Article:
ronocnikral: Thanks for replying. These choices are for next years 401k contributions and I was generally aiming to stop accumulating REIT and boost the domestic stock portion of the portfolio with perhaps a small value emphasis, which I think is supported by Fama and French.
The domestic index choices available were VIEIX and VINIX and I didn't think they would have small value weighting.
In case your questions weren't rhetorical - here is a rambling attempt to answer. Sorry, I haven't got an asset allocation because I am still confused and can't get to an asset allocation until I read/learn a lot more. I haven't read Bogle's book, but the last book I read was The Investor's Manifesto (because it was recommended on this forum) and I have read a fair bit of efficientfrontier.com and bogleheads.org wiki.
I think I understand what they say and certainly agree (see in my own experience) with the portion that says I cannot predict what will happen and that I shouldn't try.... also most fund managers can't continuously beat an index. I understand the benefits of an asset allocation and rebalancing, but I am still stuck on one some of the most basic premises:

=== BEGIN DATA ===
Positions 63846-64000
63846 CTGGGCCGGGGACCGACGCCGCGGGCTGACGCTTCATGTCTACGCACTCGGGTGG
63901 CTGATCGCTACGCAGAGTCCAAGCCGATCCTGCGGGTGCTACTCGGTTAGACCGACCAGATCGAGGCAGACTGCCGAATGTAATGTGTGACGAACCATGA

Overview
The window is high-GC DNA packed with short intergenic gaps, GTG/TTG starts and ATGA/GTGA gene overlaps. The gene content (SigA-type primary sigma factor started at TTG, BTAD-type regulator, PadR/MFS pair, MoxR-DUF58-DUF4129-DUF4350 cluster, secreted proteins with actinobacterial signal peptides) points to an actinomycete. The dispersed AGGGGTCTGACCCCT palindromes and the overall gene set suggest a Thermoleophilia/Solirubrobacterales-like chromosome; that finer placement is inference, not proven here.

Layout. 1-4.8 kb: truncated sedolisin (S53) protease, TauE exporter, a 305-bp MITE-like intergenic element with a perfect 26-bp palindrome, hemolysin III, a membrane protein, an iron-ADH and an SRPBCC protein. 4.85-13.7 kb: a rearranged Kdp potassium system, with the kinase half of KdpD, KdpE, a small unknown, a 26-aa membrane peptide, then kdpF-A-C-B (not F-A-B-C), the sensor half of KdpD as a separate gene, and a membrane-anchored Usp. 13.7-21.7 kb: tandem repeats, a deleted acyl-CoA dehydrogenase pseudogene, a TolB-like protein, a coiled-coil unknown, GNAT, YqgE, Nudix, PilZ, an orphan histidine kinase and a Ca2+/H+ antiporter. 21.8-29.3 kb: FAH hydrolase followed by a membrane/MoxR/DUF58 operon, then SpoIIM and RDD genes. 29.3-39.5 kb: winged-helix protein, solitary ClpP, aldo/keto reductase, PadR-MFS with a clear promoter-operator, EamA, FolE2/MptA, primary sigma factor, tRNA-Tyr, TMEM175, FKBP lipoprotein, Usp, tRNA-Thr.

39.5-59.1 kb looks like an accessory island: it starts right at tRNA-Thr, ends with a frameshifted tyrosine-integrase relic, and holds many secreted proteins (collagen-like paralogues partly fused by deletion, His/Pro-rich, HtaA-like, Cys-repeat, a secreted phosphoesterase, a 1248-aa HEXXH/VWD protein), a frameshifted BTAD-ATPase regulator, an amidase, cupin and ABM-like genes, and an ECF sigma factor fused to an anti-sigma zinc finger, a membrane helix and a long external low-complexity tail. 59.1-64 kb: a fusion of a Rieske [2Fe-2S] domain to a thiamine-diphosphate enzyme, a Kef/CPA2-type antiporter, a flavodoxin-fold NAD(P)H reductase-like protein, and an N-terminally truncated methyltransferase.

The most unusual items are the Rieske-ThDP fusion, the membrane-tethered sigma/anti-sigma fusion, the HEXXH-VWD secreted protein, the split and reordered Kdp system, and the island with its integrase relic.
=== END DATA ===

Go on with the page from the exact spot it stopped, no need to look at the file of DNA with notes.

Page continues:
Risk = Std Deviation. The risk I have experienced and am certain I don't want any more of, is buying Tech stocks that go to zero and then I get to list them on my tax return. However, it seems that while I am still in the accumulation phase - if "risk=std deviation" is rewarded then I want it
I know I have only been "investing" for 10 years, but seen that the more volatile performers return the highest. I understand that there is a rebalancing premium for stocks and bonds... but in my reading the expected return seems to be lower than all stocks... so can't even wrap my head around why have significant bonds (other than lower volatility).
If most of the fund managers cannot beat the index... and it is a zero sum game... then I thought a strategy of finding the fund who can beat the index w costs included may be worth it... and then use rebalancing to ensure that one buys lower and sells higher... so I looked at the funds available and those funds seem to beat the index for at least chunks of time (as far back as Google Finance graphs).... I understand for this to work I would then need to find something non-correlated for rebalancing to work (poss REIT), at worst I would hope to not do much worse than the index due to the mix of 5 funds with decent historical performance since inception.
[I have real estate bias so I think 50% of networth (inc value of own home) will be in real estate until retirement.]
I didn't expect anyone to be able to unscramble my brain... just wondered if board members had any bias to or from the funds listed... maybe the bias is toward to VIEIX and VINIX and that is my answer
Thanks if you had to patience to get this far :-)